Grant Shapps, the Transport Secretary, is “hopeful” that Britons will be able to have summer holidays abroad.
He said that it made sense to wait until the Global Travel Taskforce reported back in April.
“I am hopeful but, as with everything to do with this virus, you can’t say for certain,” he added.
“There are a lot of issues that we need to work around but I am working with international partners, both governments and organisations, to try to make it happen. We can’t provide cast iron guarantees on it.”
The First Minister for Wales Mark Drakeford struck a different tone on Friday morning.
Mr Drakeford told the BBC that he was worried about foreign travel resuming as early as May 17. “I do not want to see all the hard work being undermined by the re-importation of the virus,” he said.
Separately, easyJet boss Johan Lundgren launched a stinging broadside on the UK Government over its handling of the pandemic and the travel industry.
“In the UK… we’ve had more deaths and the economic damage has been greater,” he told Travel Weekly.
“Now there is no doubt the roll-out of the vaccination programme has been a tremendous success. [But] the restrictions have been worse in the UK.
“It’s not great to be in the travel sector in the UK and while this was pointed out to the government, there is still not a dedicated support package for this industry. That is hard to accept. It is difficult to get your head around why that is the case.”
Shares in IAG, the owner of British Airways, closed 1pc lower at 209.8p.
Are vaccine passports a good idea? - THE ECONOMIST
They are likely to make the biggest difference to international travel
On march 7th, after six months of selling takeaways, the beer was once more flowing in the pizzeria at Bet Romano in Tel Aviv. The bar and restaurant upstairs were packed. Most patrons carried proof that they had received a double dose of the Pfizer/BioNTech vaccine, but no one asked to see it. At nearby establishments that were trying harder to verify vaccination status, people queued with pieces of paper and smartphones. These contained authorisations from health-care providers; immunisation certificates from the health ministry; and the “green pass”, a government app that confirms vaccination and which is illustrated with a picture of a family frolicking across a verdant landscape.
Israel’s covid-19 vaccination programme has been the world’s fastest. Over half of adults have had at least one jab, and 90% of those over 50 have had both. Anyone aged 16 or over is now eligible for the vaccine. But rather than wait for herd immunity—in which resistance becomes widespread enough to curtail the spread of the virus—the government has, since February 21st, allowed the vaccinated to return to gyms, concert halls, theatres and other indoor venues.
The experiment is being watched around the world. Worried about stalled economies and restive citizens, governments have leapt on the idea of “vaccine passports” as a way to free at least some people from lockdowns. In January Joe Biden, America’s president, ordered his government to assess the idea. On March 8th the country’s guidelines about social mingling were updated to distinguish between the vaccinated and unvaccinated for the first time. The European Commission will put forward plans for a bloc-wide “digital green pass” on March 17th. Britain is considering a vaccine-passport scheme too. In some versions of the idea, the passports would include not just vaccination status, but results from infection tests, proof that the bearer had completed a period of quarantine, or exemptions from vaccination for health reasons.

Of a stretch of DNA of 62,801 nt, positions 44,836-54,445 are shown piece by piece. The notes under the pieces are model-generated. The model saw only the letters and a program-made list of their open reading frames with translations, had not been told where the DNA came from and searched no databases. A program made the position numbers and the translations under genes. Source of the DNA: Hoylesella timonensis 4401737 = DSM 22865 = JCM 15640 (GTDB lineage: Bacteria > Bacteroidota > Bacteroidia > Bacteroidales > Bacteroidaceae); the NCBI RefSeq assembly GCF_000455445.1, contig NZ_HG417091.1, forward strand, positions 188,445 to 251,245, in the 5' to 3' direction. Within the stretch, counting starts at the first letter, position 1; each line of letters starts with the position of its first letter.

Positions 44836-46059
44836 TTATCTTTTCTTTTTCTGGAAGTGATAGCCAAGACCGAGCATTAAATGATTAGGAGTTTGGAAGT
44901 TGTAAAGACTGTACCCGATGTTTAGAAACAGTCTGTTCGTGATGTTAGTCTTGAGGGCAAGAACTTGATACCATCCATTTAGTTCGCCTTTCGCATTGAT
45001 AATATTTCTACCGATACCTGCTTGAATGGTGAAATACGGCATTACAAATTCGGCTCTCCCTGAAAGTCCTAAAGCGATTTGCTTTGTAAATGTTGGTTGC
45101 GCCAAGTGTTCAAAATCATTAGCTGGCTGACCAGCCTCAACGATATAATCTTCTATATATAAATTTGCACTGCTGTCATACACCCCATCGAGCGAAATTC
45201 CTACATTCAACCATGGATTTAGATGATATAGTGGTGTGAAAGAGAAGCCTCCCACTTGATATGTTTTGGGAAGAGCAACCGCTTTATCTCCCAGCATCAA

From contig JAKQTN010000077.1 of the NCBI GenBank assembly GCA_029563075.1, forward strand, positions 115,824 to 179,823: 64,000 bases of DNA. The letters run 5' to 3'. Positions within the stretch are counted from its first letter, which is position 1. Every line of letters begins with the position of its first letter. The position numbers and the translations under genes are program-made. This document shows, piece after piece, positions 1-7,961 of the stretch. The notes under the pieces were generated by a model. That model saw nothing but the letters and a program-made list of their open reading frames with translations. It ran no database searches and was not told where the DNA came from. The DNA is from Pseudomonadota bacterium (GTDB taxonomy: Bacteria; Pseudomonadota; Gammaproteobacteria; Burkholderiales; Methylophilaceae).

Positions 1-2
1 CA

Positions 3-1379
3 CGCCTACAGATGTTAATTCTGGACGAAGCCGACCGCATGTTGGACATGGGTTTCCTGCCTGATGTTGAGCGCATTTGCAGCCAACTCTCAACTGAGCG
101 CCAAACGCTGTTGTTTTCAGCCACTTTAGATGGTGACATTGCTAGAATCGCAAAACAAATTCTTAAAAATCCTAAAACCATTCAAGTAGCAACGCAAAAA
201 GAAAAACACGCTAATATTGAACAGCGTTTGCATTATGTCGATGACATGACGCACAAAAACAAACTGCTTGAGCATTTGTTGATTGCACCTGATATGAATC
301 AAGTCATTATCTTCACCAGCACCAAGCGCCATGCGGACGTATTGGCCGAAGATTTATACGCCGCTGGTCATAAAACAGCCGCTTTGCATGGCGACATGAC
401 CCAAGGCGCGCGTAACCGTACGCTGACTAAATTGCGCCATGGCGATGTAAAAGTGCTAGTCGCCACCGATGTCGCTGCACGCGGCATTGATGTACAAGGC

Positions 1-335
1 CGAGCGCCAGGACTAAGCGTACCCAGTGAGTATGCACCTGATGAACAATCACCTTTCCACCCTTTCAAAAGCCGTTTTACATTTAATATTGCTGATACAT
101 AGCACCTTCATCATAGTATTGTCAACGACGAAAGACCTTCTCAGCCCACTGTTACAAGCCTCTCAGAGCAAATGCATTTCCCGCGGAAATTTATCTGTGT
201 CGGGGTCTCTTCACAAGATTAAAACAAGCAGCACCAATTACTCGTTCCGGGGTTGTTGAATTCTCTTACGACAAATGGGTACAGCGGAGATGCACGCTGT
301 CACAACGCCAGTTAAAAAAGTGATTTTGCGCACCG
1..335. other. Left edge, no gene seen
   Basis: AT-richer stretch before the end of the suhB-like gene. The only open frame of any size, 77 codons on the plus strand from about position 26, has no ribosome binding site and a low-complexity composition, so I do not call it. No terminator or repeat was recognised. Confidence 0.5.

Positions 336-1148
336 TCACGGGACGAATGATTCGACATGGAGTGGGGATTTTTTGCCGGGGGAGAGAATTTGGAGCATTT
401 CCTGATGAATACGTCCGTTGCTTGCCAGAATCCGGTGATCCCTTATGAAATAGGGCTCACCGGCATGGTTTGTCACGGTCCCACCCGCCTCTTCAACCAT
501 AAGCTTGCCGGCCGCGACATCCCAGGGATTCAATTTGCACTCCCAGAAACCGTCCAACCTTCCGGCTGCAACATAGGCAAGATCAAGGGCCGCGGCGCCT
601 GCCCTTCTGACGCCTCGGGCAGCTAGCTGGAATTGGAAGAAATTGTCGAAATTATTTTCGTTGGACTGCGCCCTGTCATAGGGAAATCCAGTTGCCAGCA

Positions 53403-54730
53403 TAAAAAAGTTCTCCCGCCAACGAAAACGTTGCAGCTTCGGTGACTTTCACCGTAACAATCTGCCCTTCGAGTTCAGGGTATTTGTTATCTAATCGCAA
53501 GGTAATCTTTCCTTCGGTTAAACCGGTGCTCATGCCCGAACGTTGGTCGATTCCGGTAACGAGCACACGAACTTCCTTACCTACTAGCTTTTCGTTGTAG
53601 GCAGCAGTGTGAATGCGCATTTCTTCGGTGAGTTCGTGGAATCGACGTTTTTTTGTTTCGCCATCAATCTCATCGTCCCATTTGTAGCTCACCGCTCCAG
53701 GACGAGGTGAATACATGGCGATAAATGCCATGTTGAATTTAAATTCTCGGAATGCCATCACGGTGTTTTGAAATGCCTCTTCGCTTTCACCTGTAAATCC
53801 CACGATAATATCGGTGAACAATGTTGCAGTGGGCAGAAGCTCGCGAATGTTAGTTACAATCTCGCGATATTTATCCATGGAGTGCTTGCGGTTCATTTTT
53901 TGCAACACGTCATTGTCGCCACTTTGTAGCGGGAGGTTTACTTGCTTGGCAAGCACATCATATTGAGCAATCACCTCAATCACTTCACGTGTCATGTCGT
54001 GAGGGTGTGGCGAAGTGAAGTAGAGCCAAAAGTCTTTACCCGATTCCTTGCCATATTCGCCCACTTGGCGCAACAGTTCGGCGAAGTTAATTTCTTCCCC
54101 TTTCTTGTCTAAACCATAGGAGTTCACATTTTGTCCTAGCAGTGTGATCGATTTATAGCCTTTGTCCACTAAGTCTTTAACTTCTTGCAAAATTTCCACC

Vaccine-related restrictions are not a new idea. Visitors to places where yellow fever is endemic have to prove vaccination with a “yellow card”. Immigrants to America must be vaccinated for 15 diseases listed by that country’s Department of Health before they can become permanent residents. So must children in all 50 states before attending public schools (though there are exemptions for the immuno-compromised and religious objections). In many places, similar rules apply to some health-care workers and to soldiers.
But when it comes to covid-19, not everyone is so keen. Policy experts argue that, in many countries, vaccination is moving quickly enough that passports will be only briefly useful. Civil libertarians and security researchers worry that governments may be tempted to misuse the data, and exploit the control they grant over people’s lives. Public-health experts say it is too early to know whether the idea is medically sound. Vaccines offer potent protection from sars-cov-2, the virus that causes covid-19. Although it looks very much as if they also significantly cut transmission, that is not yet certain. Any policy must grapple with questions of fairness and coercion; private approaches to risk versus communal ones; trade-offs between infection and economic activity; and the question of what lockdowns have done to people’s psyches.